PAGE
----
Biographical Sketch of Nelle Mitchell Fick

Biographical Database of NAWSA Suffragists, 1890–1920

Biography of Nelle Mitchell Fick, 1882-1960

By Jennifer Eltringham, librarian, University of Colorado, Colorado Springs

Campaign Organizer; Temporary Chairman, Washington League of Women Voters

Nelle Mitchell was born in 1882 in Alston, KS to Peter Mitchell and Helen Hartnett Mitchell. According to one newspaper feature and the U.S. Census of 1900, Nelle Mitchell completed high school in Washington D.C., while living with her sister. This experience fostered in Nelle an interest in government and civic engagement. Serving as a page at the International Women's Convention during this time inspired her to work for the cause of women's suffrage.

Nelle Mitchell married Dr. Edward P. Fick on June 15, 1907, establishing their life together in Seattle. After her marriage, Nelle Fick became active in the woman suffrage movement in Washington which was revived during the lead up to the 1910 state elections. That year, an amendment to Article VI of the Washington State Constitution regarding qualifications of electors was on the ballot. Suffragists waged an intentionally quiet campaign, avoiding rallies and demonstrations. Instead, they campaigned through one-on-one conversations, encouraging the men they knew in their private and social lives to vote in favor of the amendment. Nelle Fick's work was indicative of this mode of activism. She was featured multiple times in Washington newspapers as an unassuming and model suffragist in articles such as, “This Suffragette is of the Gentle Kind,” in The Seattle Star and “Says Booze and Suffrage Can Go Together,” in The Tacoma Times. Nelle Fick was depicted as a model homemaker as well as an activist, with great pains taken to ensure the readership that Dr. Fick and their home were well taken care of. In the latter article, Fick is quoted saying that prohibition and suffrage are not explicitly linked and that those who enjoy alcohol have nothing to fear from the movement. Features like these helped to smooth the image of suffragists in the public eye and created a normalized, mainstream message that helped to secure the votes necessary to amend the state constitution.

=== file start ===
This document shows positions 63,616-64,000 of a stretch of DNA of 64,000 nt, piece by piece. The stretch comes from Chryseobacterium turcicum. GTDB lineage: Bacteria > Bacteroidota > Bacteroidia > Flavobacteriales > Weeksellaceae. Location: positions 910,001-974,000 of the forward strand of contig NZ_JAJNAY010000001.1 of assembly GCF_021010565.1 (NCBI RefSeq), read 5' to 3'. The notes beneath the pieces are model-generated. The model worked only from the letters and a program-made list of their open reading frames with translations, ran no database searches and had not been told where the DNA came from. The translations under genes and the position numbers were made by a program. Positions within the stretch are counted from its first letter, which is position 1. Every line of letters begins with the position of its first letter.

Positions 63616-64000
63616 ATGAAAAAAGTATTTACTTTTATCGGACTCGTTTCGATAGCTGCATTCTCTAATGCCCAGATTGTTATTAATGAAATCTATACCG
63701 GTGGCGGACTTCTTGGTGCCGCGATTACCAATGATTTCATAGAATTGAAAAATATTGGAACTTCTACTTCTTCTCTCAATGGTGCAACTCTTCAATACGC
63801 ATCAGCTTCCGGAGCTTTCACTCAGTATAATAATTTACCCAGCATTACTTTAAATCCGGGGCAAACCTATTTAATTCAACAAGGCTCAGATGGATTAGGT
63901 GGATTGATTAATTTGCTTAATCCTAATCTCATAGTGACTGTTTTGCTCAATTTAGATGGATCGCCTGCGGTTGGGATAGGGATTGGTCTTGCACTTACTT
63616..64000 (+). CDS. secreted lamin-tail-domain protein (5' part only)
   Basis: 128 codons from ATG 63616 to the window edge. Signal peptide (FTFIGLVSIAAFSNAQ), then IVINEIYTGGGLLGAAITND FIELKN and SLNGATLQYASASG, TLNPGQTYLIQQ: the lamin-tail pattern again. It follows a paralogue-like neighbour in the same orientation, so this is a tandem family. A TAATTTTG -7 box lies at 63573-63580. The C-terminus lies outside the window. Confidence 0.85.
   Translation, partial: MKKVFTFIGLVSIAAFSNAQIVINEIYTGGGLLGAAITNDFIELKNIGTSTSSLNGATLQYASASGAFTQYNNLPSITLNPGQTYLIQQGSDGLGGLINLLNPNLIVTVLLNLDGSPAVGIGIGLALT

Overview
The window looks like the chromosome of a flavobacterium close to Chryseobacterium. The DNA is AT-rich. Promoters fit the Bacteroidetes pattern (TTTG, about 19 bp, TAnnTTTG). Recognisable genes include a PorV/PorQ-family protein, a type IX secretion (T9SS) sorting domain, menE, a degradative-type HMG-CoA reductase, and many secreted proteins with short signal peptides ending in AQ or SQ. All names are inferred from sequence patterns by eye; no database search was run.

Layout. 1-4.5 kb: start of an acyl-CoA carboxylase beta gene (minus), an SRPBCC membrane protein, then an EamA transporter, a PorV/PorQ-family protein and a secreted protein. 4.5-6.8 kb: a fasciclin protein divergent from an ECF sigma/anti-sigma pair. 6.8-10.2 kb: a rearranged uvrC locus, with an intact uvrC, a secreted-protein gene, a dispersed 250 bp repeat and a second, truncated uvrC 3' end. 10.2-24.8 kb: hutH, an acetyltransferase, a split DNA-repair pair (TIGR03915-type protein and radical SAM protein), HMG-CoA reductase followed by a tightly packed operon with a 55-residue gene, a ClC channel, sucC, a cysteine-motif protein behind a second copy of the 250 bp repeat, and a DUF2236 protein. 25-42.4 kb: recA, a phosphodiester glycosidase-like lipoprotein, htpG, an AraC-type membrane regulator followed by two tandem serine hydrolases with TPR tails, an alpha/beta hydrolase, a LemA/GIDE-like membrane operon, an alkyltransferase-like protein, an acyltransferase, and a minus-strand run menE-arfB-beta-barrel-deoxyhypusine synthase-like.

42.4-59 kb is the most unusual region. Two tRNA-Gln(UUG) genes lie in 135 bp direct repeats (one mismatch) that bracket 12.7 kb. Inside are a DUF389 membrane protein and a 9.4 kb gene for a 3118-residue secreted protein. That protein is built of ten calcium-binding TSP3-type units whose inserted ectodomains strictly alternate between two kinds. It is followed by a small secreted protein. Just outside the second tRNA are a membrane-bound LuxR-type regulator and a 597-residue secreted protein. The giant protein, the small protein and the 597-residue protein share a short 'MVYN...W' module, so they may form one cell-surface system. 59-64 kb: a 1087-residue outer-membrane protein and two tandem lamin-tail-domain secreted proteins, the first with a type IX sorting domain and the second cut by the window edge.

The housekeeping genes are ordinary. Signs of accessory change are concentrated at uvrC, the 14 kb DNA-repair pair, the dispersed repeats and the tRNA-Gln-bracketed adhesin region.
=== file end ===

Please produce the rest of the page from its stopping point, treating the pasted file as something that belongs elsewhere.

After the 1910 election, Nelle Fick continued to be active in state politics, organizing a woman's campaign committee to support candidate for Mayor of Seattle, George W. Dilling. In January of 1911, the National Council of Women Voters was founded by the successful Washington suffragists. In 1920, this organization was incorporated by the League of Women Voters and Nelle Fick was elected the first temporary chairman of the Washington League of Women Voters. She continued to be involved in the League until at least 1922 when she spoke at an event about the people of Hawaii after traveling there the same year. She and her husband were avid travelers according to U.S. immigration and passport records, taking trips to England, Cuba, Jamaica, Panama, Spain, France, Italy, Austria, and Germany before Edward's death in 1932. This international focus was also apparent in her work for suffrage. In a 1910 article in the Seattle Star she highlighted the successes of women's suffrage in England, Russia, Australia, and New Zealand as an example for American voters.

Nelle Fick died on September 5, 1960, and is buried with her husband in Seattle, Washington.

Sources:

"California, San Francisco Passenger Lists, 1893-1953," (https://familysearch.org/ark:/61903/1:1:KX4L-CG1 : 12 March 2018), Nell Fick, 1922; citing San Francisco, San Francisco, California, United States, NARA microfilm publication M1410 (Washington, D.C.: National Archives and Records Administration, n.d.); FHL microfilm 2,378,932.